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How long will it take to get to FIRE?
Old 11-28-2018, 11:52 AM   #1
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How long will it take to get to FIRE?

What tools do you use to estimate the time it'll take you to FIRE? I've seen some online calculators but they are a little underwhelming (i.e. Networthify).
They assume a fixed return on investment and no asset allocation.

FIRECalc would be interesting to use given all the data embedded within, but it doesn't seem to be able to run in "when will I hit my magic number?" mode.

Does anyone have a go-to tool they use for projecting when they'll be able to pull the plug?
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Old 11-28-2018, 12:16 PM   #2
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I built my own. It can start out very simple when I'm a long way from retirement, then get more complicated as I get closer.

Building it myself means that I know all the assumptions and shortcuts that go into it.
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Old 11-28-2018, 12:39 PM   #3
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Simple one.

https://www.fidelity.com/calculators...ent-score-tool
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Old 11-28-2018, 01:07 PM   #4
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I built my own Excel spreadsheet. But I also like the table in this article which assumes starting from zero and takes as input savings rate and spits out years to go:

The Shockingly Simple Math Behind Early Retirement
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Old 11-28-2018, 01:21 PM   #5
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Quote:
Originally Posted by COcheesehead View Post
That was nice and simple. Not entirely what I'm looking for, but clear and nice design.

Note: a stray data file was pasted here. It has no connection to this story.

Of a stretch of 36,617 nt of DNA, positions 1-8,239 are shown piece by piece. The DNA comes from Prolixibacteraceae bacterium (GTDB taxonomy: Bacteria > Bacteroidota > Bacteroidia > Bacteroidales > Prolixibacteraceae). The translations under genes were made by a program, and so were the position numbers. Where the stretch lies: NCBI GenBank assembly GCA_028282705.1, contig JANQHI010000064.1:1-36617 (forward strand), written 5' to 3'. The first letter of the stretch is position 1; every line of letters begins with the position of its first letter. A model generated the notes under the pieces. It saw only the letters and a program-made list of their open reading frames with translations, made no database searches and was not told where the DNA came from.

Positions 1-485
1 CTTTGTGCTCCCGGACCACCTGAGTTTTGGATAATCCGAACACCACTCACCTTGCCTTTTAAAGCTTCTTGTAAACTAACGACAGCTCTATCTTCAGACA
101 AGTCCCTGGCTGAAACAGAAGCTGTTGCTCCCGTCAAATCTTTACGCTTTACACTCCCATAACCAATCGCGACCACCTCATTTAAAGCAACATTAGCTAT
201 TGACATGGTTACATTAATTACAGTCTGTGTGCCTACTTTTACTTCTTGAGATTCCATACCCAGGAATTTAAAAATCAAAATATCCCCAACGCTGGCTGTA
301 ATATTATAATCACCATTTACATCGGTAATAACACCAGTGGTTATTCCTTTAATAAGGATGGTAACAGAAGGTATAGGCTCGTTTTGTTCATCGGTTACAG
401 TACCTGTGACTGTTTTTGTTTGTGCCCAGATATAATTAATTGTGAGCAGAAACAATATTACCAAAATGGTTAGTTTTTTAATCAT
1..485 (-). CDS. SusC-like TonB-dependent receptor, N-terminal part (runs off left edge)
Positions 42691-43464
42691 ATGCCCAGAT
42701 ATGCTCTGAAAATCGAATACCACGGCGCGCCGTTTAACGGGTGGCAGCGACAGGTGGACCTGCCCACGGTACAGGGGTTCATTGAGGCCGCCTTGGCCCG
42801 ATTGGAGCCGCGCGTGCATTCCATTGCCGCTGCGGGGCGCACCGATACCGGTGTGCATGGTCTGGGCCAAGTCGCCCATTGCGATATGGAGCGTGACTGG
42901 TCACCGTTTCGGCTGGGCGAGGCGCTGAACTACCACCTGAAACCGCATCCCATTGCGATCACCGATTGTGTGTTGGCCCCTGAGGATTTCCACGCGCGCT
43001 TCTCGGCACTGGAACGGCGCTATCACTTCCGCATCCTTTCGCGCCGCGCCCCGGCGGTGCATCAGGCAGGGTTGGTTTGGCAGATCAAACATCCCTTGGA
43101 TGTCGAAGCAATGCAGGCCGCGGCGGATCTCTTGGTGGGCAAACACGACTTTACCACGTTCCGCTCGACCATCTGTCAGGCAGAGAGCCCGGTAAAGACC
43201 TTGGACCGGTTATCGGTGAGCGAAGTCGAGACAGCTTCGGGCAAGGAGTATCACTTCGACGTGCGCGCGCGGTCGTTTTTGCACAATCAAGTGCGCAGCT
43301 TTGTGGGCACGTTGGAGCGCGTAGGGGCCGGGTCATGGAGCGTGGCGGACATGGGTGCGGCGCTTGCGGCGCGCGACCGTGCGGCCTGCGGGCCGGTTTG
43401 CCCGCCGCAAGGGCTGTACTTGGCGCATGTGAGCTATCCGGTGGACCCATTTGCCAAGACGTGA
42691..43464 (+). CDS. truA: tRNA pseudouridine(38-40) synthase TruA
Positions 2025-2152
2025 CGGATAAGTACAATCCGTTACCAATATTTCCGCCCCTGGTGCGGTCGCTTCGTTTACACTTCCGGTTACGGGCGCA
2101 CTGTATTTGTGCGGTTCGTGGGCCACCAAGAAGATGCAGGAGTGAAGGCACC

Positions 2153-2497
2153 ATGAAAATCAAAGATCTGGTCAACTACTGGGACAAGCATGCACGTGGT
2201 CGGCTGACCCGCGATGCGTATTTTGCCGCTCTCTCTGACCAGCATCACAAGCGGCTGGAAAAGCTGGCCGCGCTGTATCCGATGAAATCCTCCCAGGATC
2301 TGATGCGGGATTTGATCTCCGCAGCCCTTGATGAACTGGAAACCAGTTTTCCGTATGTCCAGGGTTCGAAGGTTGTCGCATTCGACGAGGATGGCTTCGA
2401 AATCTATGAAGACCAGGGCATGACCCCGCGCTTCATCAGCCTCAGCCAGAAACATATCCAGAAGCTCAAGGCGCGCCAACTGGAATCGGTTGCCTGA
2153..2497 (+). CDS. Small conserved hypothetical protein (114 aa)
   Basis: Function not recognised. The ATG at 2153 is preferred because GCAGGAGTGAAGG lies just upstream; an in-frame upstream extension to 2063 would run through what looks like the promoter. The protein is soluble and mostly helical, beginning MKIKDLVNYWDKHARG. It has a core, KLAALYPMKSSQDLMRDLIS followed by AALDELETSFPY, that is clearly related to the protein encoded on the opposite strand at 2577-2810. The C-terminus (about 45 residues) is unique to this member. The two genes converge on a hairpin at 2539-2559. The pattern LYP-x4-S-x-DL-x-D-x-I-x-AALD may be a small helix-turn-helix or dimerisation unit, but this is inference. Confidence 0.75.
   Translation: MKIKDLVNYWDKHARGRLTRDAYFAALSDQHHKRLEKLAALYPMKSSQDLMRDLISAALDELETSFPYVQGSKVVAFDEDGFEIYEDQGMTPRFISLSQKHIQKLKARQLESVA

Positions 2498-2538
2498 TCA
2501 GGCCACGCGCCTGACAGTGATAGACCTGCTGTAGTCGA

Quote:
Originally Posted by SecondCor521 View Post
I built my own Excel spreadsheet. But I also like the table in this article which assumes starting from zero and takes as input savings rate and spits out years to go:

The Shockingly Simple Math Behind Early Retirement
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Originally Posted by Independent View Post
I built my own. It can start out very simple when I'm a long way from retirement, then get more complicated as I get closer.

Building it myself means that I know all the assumptions and shortcuts that go into it.
thanks, for the replies. That graph was from the networthify link I mentioned earlier. I have a simple spreadsheet as well. Excel has it's benefits but it can't really bring in historical data (or at least I don't have the skills to do so).

I really like FIRECalc's use of historical data to provide a range of results/outcomes. So, instead of success rate, you'd get something like 15% of the time it takes less than 10 years to FIRE and 20% of the time it takes more than 20 years. Something like that would be pretty nice.
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Old 11-28-2018, 03:56 PM   #6
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Firecalc - Why not fool around with the different choice of years to retire section while achieving your desired success rate?
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Old 11-28-2018, 07:25 PM   #7
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There's an iPhone/Android app call Pretirement that I really like precisely for this purpose:

https://pretirementfi.com

You tell it when you were born, how much you've got, and the magic number that you want to get to, and with a few assumptions about interest rates and such, it spits back

"Just keep working for ... 1 year 8 months 30 days and 9:35:03, until Aug 28, 2020, 6:48:45 AM"

Moreover, it keeps track of the changes in your assets over time, so you can see how your projected retirement date changes with them. It's been kind of a depressing ride this year.

It's all just fun, not anything I'd use to make critical decisions. I like tracking things like that.
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Old 11-28-2018, 07:52 PM   #8
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portfoliocharts Checkout their "Financial Independence" calculator. See this link for an example of the calculator with the 3 Fund AA. https://portfoliocharts.com/portfoli...und-portfolio/


This site is excellent and allows you to build your own AA or view most of the popular ones. You can then assess SWR, CAGR, and other importance components needed to determine when to FIRE based on your AA.
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Old 11-28-2018, 08:00 PM   #9
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Too unpredictable for me, until you get close. IMO, don't be wasteful with money, invest aggressively, save as much as you can, as you'll get there. Figure out your retirement budget and use Firecalc or 4% or 3.5%. If you're within 3-5 years, you can probably figure it out. If you're still 10-15 years out, I'm not sure what you'd do with a projected date, and it's not likely to hold anyway.